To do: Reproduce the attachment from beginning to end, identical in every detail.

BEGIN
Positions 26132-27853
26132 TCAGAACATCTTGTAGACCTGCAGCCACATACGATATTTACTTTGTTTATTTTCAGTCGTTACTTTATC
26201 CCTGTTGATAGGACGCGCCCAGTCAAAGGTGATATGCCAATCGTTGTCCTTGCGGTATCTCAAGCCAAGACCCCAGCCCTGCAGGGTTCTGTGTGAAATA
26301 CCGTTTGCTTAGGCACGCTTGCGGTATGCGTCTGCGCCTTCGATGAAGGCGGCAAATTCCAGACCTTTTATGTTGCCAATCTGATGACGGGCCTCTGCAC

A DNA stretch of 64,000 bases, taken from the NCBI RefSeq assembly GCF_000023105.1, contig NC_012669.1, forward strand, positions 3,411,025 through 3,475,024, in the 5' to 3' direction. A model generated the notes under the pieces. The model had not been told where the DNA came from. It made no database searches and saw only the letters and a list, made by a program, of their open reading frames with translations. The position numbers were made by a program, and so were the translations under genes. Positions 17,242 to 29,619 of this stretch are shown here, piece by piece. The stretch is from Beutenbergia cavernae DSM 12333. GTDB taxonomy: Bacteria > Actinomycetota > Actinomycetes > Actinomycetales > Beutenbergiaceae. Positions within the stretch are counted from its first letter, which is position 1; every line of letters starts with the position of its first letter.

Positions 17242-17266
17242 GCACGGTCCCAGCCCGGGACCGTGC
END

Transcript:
Positions 26132-27853
26132 TCAGAACATCTTGTAGACCTGCAGCCACATACGATATTTACTTTGTTTATTTTCAGTCGTTACTTTATC
26201 CCTGTTGATAGGACGCGCCCAGTCAAAGGTGATATGCCAATCGTTGTCCTTGCGGTATCTCAAGCCAAGACCCCAGCCCTGCAGGGTTCTGTGTGAAATA
26301 CCGTTTGCTTAGGCACGCTTGCGGTATGCGTCTGCGCCTTCGATGAAGGCGGCAAATTCCAGACCTTTTATGTTGCCAATCTGATGACGGGCCTCTGCAC

A DNA stretch of 64,000 bases, taken from the NCBI RefSeq assembly GCF_000023105.1, contig NC_012669.1, forward strand, positions 3,411,025 through 3,475,024, in the 5' to 3' direction. A model generated the notes under the pieces. The model had not been told where the DNA came from. It made no database searches and saw only the letters and a list, made by a program, of their open reading frames with translations. The position numbers were made by a program, and so were the translations under genes. Positions 17,242 to 29,619 of this stretch are shown here, piece by piece. The stretch is from Beutenbergia cavernae DSM 12333. GTDB taxonomy: Bacteria > Actinomycetota > Actinomycetes > Actinomycetales > Beutenbergiaceae. Positions within the stretch are counted from its first letter, which is position 1; every line of letters starts with the position of its first letter.

Positions 17242-17266
17242 GCACGGTCCCAGCCCGGGACCGTGC